Not long ago, I pulled into a parking space at our local Aldi to pick up a few things for dinner. I do most of the cooking for my very appreciative wife. As I sat in the car gathering myself, I noticed a pickup truck pulling into the space diagonally in front of me giving me a clear view of the driver and his door. The man and woman were white. As he slid out of his truck, his shirt caught the handle of a large pistol on his hip. He pulled his shirt over the gun and headed into the grocery. Perhaps he feared the produce was a threat and he would need to “stand his ground” or the meat was too fresh and he would defend his wife’s honor. Weeks later, a white man walked into a grocery and shot two African Americans to death because he couldn’t get into the nearby Black church.
As I got into an elevator of the hotel I was staying in, returning to my room, a white man got on with his bags. I asked him what floor. He said “Two” same as mine. The door opened and I waited for him to exit with his bags before getting out. He turned down the same hallway where my room was located so I followed him. Then it occurred to me that I was walking behind a white man, a total stranger, and suddenly wondered if he was carrying a gun. I imagined him wondering if I was going to assault him in this narrow, empty hallway. I slowed my pace to put more distance between us to hopefully ease any concerns he might have about my presence. He stopped at his room door, seemed slow to insert his key as I walked past not making eye contact. I unlocked my door just steps away quickly so he would know I wasn’t a threat.
Walking through a lightly populated mall, a woman emerged from a corridor just steps ahead of me. As we passed shop windows, she would look sideways as if to notice the merchandise displayed but perhaps to take note of my presence. I recalled the white woman walking her dog in Central Park who called 911 to report being threatened by a Black man who simply asked her to leash her dog. I recalled the white woman who assaulted a Black teen in a hotel lobby wrongly accusing him of having stolen her phone. The history of Black men running afoul of the law, for no other reason than a white woman’s unjustified panic, is long and sometimes deadly. Many Black men were lynched at the mere suggestion of an inappropriate interaction. The long-promoted stereotype of Black men being inherently dangerous is pervasive, at least one that I keep in mind.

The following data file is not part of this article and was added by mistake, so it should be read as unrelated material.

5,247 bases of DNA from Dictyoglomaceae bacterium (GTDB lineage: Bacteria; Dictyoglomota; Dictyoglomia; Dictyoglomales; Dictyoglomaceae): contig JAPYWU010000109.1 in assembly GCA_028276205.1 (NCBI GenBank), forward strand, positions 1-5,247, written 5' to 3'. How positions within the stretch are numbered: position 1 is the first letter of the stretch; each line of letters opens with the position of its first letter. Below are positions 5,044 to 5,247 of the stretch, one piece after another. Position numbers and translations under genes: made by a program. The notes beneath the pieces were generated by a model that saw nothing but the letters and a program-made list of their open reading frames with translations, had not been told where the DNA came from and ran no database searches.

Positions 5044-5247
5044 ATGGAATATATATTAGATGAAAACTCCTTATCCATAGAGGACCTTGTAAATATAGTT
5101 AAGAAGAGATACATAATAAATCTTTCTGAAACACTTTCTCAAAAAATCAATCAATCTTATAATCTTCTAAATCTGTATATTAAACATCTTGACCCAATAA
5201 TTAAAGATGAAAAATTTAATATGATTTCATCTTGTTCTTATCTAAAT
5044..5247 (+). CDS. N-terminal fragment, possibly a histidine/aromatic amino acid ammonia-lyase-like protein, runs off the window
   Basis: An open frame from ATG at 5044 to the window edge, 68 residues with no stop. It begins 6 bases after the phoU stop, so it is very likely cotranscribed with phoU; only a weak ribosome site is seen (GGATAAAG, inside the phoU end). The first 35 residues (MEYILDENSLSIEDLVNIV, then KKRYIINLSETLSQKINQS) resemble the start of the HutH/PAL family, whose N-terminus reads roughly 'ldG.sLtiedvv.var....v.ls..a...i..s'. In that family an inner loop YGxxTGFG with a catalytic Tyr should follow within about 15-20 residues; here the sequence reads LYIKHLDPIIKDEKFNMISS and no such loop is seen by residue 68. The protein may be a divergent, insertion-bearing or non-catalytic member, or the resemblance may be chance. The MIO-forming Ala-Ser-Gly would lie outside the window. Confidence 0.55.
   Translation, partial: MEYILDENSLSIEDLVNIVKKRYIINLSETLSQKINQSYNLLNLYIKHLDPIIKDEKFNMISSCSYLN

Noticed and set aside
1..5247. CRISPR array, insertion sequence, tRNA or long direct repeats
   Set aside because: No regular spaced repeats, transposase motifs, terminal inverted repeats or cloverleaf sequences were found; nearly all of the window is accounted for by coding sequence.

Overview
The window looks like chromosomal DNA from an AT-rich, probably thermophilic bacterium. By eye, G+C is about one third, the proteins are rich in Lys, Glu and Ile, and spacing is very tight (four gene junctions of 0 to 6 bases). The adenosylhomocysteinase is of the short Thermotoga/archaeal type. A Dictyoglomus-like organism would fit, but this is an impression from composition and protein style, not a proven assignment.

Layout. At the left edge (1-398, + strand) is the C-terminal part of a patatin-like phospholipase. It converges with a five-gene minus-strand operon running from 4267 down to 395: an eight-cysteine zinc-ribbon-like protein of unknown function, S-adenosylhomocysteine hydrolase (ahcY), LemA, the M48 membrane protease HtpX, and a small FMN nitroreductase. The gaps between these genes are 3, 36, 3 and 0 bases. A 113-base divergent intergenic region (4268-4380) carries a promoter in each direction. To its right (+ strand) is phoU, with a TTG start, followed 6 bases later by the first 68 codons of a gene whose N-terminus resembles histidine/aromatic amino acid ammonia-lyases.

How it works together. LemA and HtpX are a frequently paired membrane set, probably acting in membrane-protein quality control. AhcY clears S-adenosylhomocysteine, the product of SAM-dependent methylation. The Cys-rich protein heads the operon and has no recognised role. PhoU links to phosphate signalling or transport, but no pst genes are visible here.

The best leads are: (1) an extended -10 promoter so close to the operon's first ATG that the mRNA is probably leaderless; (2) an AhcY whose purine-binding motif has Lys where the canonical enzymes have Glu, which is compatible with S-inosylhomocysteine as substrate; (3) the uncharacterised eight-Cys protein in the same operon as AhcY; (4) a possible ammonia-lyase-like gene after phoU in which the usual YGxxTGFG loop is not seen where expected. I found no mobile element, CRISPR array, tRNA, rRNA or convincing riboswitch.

I became sensitive to my relative proximity to the woman ahead of me, our pace matched with me just steps behind her. I adjusted my path slightly to make my location easier to track in her periphery. She stopped at a store window a few steps further and I walked on. Perhaps there really was something of interest to her in that display. Perhaps it was just my imagination or rather paranoia. More likely the latter.
This kind of tension is relentless. As much a part of daily life as the air I breathe and almost taken for granted. How much so became apparent to me during a long layover in Amsterdam with a crew on our way to Kenya for a film project there. Because we had the time, we caught a train into the city. We arrived in the station at the edge of the city square. I walked out into the bright sun into a postcard. People coming and going. Boats bobbing on a canal lined by colorful buildings. As I stood taking it all in, I realized an unfamiliar sense of calm that was literally visceral. I felt at ease for some reason, relaxed. What I really felt was unnoticed.
Until that moment I had never realized the effect of living in a racist culture could have on your total, subconscious being. Constantly wound up. In the square was a diverse crowd of people moving among each other as if they all were the same. The sense of having the eyes of strangers on me was absent. I felt that no one cared that I was black, that no one was uneasy about my being there, that I was invisible. I could breathe!
Black? White? Or Invisible?
Which would you choose?